In diseases such as allergies, anemia, arthritis, fibromyalgia, fibrosis, heart attack, aortic valve stenosis, kidney failure, lupus, pancreatitis, and psoriasis, the levels of inflammatory cytokines are elevated, which induces damage to the tissues. In surgical complications, the inflammatory cytokines prevent healing.

CRP and New Cardiovascular Events
Scientific studies have found that the higher the hs-CRP levels, the higher the risk of having a heart attack. In fact, the risk for heart attack in people with high hs-CRP levels has been determined to be twice that of those whose hs-CRP levels are lower. These prospective studies included men, women, and the elderly. Studies have also found an association between sudden cardiac death, peripheral arterial disease, and high hs-CRP levels. However, not all of the established cardiovascular risk factors were controlled for when the association was examined. The true independent association between hs-CRP and new cardiovascular events has yet to be established.8

CRP and Recurrent Events
A growing number of studies have examined whether high hs-CRP levels can predict recurrent cardiovascular disease, stroke, and death in different settings. High levels of hs-CRP consistently predict recurrent coronary events in patients with unstable angina and acute myocardial infarction (heart attack). Higher hs-CRP levels also are associated with lower survival rates in these patients. Many studies have suggested that after adjusting for other prognostic factors, hs-CRP is useful as a risk predictor.8

Studies also suggest that higher levels of hs-CRP may increase the risk that an artery will reclose after it has been opened by balloon angioplasty. High levels of hs-CRP in the blood also seem to predict prognosis and recurrent events in patients with stroke or peripheral arterial disease. CRP inhibition can be a safe and effective therapy for myocardial and cerebral infarctions.8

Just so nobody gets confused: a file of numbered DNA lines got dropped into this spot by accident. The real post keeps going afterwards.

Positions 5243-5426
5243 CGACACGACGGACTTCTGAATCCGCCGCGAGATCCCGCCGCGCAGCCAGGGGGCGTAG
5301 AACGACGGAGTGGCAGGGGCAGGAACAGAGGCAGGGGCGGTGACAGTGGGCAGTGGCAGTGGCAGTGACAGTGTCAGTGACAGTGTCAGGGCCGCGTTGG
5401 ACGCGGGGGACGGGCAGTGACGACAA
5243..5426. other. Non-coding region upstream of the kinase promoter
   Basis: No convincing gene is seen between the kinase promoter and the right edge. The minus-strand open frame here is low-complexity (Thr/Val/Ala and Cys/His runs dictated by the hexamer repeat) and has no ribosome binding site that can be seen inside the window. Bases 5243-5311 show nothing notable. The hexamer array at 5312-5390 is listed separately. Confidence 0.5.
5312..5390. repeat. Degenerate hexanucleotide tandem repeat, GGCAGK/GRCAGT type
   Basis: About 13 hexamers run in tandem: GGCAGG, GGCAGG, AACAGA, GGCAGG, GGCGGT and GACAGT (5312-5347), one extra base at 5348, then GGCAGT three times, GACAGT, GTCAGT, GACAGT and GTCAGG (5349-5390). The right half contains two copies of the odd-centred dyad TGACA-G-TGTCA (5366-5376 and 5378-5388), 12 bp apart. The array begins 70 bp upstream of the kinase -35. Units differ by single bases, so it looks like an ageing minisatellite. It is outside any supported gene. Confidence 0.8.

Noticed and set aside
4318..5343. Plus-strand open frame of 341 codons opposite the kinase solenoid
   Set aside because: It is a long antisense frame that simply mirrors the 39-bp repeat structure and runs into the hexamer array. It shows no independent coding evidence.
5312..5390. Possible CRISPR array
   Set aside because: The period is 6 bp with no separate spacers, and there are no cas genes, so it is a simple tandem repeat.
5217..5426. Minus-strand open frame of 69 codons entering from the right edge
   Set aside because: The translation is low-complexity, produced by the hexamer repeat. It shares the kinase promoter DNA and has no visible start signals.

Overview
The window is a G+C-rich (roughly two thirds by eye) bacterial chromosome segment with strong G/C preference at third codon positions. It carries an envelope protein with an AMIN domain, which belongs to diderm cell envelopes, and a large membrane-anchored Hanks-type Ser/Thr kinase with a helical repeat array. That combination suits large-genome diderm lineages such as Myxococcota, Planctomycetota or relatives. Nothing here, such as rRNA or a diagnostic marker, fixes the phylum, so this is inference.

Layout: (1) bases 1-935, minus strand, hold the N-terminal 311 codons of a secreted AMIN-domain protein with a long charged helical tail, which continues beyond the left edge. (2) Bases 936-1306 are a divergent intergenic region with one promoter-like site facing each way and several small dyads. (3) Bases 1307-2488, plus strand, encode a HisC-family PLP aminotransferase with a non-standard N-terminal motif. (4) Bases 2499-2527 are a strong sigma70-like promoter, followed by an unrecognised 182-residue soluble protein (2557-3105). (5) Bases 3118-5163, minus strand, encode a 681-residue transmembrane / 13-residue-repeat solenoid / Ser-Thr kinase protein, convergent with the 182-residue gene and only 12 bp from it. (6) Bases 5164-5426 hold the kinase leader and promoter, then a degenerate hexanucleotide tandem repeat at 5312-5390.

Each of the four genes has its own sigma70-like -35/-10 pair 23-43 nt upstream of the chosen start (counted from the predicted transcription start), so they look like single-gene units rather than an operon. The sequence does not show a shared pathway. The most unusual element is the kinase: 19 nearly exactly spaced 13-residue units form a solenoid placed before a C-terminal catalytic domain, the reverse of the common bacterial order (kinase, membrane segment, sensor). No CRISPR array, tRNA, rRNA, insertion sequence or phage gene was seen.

When to Measure CRP
If a person's cardiovascular risk factors (i.e., smoking, hypertension, high blood cholesterol, diabetes, being overweight or obese, physical inactivity) are low, the possibility of developing cardiovascular disease is less than 10% in 10 years, and no test is immediately warranted. If the risk factors are in the intermediate range, the possibility is 10% to 20% in 10 years, and such a test can help predict a cardiovascular or stroke event as well as help direct further evaluation and therapy. However, the benefits of therapy based on this strategy remain uncertain. A person with a high-risk score (>20% in 10 years) or established heart disease or stroke should be treated intensively regardless of hs-CRP levels.9

Diagnostic Criteria
As previously mentioned, CRP is used mainly as a marker of inflammation. Measuring and charting CRP values can prove useful in determining cardiovascular and noncardiovascular disease progress or the effectiveness of treatments. Blood samples are analyzed in a medical laboratory or at the point of testing. Patients who are scheduled for a CRP test will be asked not to eat or drink anything for 12 hours before the test.

The ranges for evaluating hs-CRP levels are given in Table 1. If, after repeated testing, patients have persistently unexplained, markedly elevated hs-CRP levels (>10.0 mg/L), they should be evaluated to exclude noncardiovascular causes. Patients with autoimmune diseases or cancer, as well as other infectious diseases, may also have elevated CRP levels.10

Mode of Action
The CRP gene is located on the first chromosome and is a 224-residue protein with a monomer molar mass of 25106 dalton. The protein is an annular pentameric disk in shape. Proteins with this type of configuration are known as pentraxins. CRP binds to phosphorylcholine on microbes. It is thought to assist in complement binding to foreign and damaged cells, and it enhances phagocytosis by macrophages, which express a receptor for CRP. It is also believed to play an important role in innate immunity, as an early defense system against infections.11

Arterial damage is thought to result from inflammation due to chemical insults. CRP can be used as a marker for the extent of this damage, but by itself it is not a specific prognostic indicator. Clinicians only look at the CRP values with prolonged elevation, so a single measurement would be meaningless.